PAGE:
One thing to remember on any forensic boot disc, even a floppy boot disc (yes...a floppy...), is that given the right effort, you can circumvent write protection.  Even hardware write protection devices can be circumvented.  If you know what can circumvent write protection, then you know what not to do when using it.  That is just as important to know what to do when using them.



#22 Wonko the Sane

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Posted 29 September 2013 - 01:40 PM

@bshavers

With all due respect :), besides the very nice app by Colin, it would be interesting to (hopefully) get to understand WHY exactly diskpart commands seemingly sometimes work and sometimes don't, especially because the WinFE "docs/howto's" that you wrote cite the diskpart commands to be working.

If you prefer, if you reduce the matter as "use Colin Ramsden tool, that works better", the only thing we can do is to conclude that the "standard" WinFE is far from being a "safe" Forensic app, 

And no, while of course everyone should validate himself/herself a tool, it's Author should at the very least ensure that the advertised features work, i.e. this:

 

Setting a disk to read-only does not alter the hard drive.
Setting the volume to read-only does alter the disk.

 

Should be written more or less as:

Setting a disk to read-only does not alter the hard drive.

For unknown reason setting the disk as read-only through diskpart commands does not work sometimes, there is a nice app by Colin Ramsden that appears to work more consistently, but only for 32 bit WinFE.
Setting the volume to read-only does alter the disk.

 

 

 

@Misty

And you did some very good work, now we know something more about WinFE. :)

 

:cheers:

Wonko



#23 misty

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Posted 29 September 2013 - 02:34 PM

@bshavers
With all due respect :), besides the very nice app by Colin, it would be interesting to (hopefully) get to understand WHY exactly diskpart commands seemingly sometimes work and sometimes don't.....

  :good:  :good:  :good:

In my search for answers it looks like I've set my self a lot of work :loleverybody:
   

@Misty
And you did some very good work, now we know something more about WinFE. :)

Thank you.

I had originally planned to test the different WinPE/FE versions (2.*/3.*/4.0/5.0) but unfortunately they don't all boot on the QEMU test system I was using. I have therefore just moved on to using Virtual Box (a portable version I already had - can't remember which version/build) using a fixed sized .vdi file. Fingers crossed I'll be able to compare how the different WinPE/FE versions function.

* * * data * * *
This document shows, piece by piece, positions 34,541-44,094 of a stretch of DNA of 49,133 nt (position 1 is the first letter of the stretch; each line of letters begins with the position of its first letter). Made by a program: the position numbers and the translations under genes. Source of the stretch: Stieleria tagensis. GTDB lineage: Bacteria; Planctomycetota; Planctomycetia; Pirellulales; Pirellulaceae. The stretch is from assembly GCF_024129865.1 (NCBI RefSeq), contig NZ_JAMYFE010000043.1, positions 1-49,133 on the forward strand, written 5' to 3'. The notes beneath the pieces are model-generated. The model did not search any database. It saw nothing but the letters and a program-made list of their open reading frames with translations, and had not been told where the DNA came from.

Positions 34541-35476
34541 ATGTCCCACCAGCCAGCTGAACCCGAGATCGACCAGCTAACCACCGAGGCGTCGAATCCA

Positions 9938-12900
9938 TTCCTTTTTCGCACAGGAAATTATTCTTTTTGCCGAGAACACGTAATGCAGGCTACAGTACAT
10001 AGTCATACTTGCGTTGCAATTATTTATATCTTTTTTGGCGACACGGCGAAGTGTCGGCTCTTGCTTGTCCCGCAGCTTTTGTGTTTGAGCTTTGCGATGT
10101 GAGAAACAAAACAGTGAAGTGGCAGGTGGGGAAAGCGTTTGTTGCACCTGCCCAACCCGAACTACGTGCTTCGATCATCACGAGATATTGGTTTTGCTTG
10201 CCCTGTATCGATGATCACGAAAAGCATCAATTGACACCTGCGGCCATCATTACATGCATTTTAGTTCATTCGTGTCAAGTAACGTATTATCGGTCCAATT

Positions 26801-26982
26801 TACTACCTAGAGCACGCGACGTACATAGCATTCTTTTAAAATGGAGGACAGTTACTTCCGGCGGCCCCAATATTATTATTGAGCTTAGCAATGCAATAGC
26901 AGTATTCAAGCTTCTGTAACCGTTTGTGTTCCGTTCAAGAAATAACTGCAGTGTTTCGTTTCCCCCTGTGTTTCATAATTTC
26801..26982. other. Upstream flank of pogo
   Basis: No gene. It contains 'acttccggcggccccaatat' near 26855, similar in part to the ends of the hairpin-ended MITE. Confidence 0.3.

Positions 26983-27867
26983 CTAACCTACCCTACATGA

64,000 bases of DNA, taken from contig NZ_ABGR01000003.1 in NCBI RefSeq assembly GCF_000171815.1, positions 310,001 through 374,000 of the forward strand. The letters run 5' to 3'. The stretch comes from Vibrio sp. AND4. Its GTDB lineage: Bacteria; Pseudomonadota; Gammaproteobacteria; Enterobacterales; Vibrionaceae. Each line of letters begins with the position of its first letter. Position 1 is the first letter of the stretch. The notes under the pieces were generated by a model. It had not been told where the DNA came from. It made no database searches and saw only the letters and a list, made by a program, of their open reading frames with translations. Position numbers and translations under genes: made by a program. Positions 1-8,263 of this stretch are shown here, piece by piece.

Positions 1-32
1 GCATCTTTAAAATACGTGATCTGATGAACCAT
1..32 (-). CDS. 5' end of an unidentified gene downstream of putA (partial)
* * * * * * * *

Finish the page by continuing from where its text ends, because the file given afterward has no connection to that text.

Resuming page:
The MBR appears to be at sector 16 in the fixed .vdi file with a header preappended to the disk image - is this standard, or does the offest of the MBR change?
 



#24 Wonko the Sane

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Posted 29 September 2013 - 03:50 PM

The MBR appears to be at sector 16 in the fixed .vdi file with a header preappended to the disk image - is this standard, or does the offest of the MBR change?
 

AFAICR it is not a "fixed" position, but I may well be wrong, it is a lot of time I don't check .VDI images (a "stupid" format, if I may, the most "intelligent" one being some of the VMware ones and the Microsoft .vhd - not because of the good MS guys, but only because they used the same "smart" idea of the Connectix guys, to append a sector, making static images identical to RAW ones).

http://reboot.pro/to...offset/?p=14502

http://www.911cd.net...pic=19155&st=22

 

:cheers:

Wonko



#25 misty

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Posted 30 September 2013 - 07:11 AM

I have some very good news to report!

Following a series of tests similar to those I carried out using WinPE 3.1 it appears that WinFE based on WinPE 4 and 5 DOES NOT WRITE A DISK SIGNATURE (x86 builds 6.2.9200 and 6.3.9431 tested).
 
Using a disk image without a signature there were no changes to the disk image before or after booting WinFE - as evidenced by the files MD5 checksum.
 
The disk was flagged as readonly on booting WinFE and was write protected. It was not possible to "ONLINE" the disk in diskpart - this command failed. It was therefore not possible to mount any partitions on the disk, however they were accessible using third party tools for imaging purposes.
 
In a subsequent test I manually wrote a disk signature to the disk image and rebooted WinFE. It was possible to ONLINE the disk in diskpart and mount the partition when the disk signature was present on the disk. I checked the MD5 hash of the modified disk image before and after booting WinFE and it remained unchanged.
 
In another test with a 00'd disk signature it was possible to use the Write Protect Tool to online the disk (after removing the readonly flag in the wprotect UI) and mount the partition - a disk signature was written as part of this process.
 
I used a SanPolicy value of 4 during these tests.
 
I'm in the process of writing up the results and will report back when this is finished - probably in a couple of days.

Regards,

Misty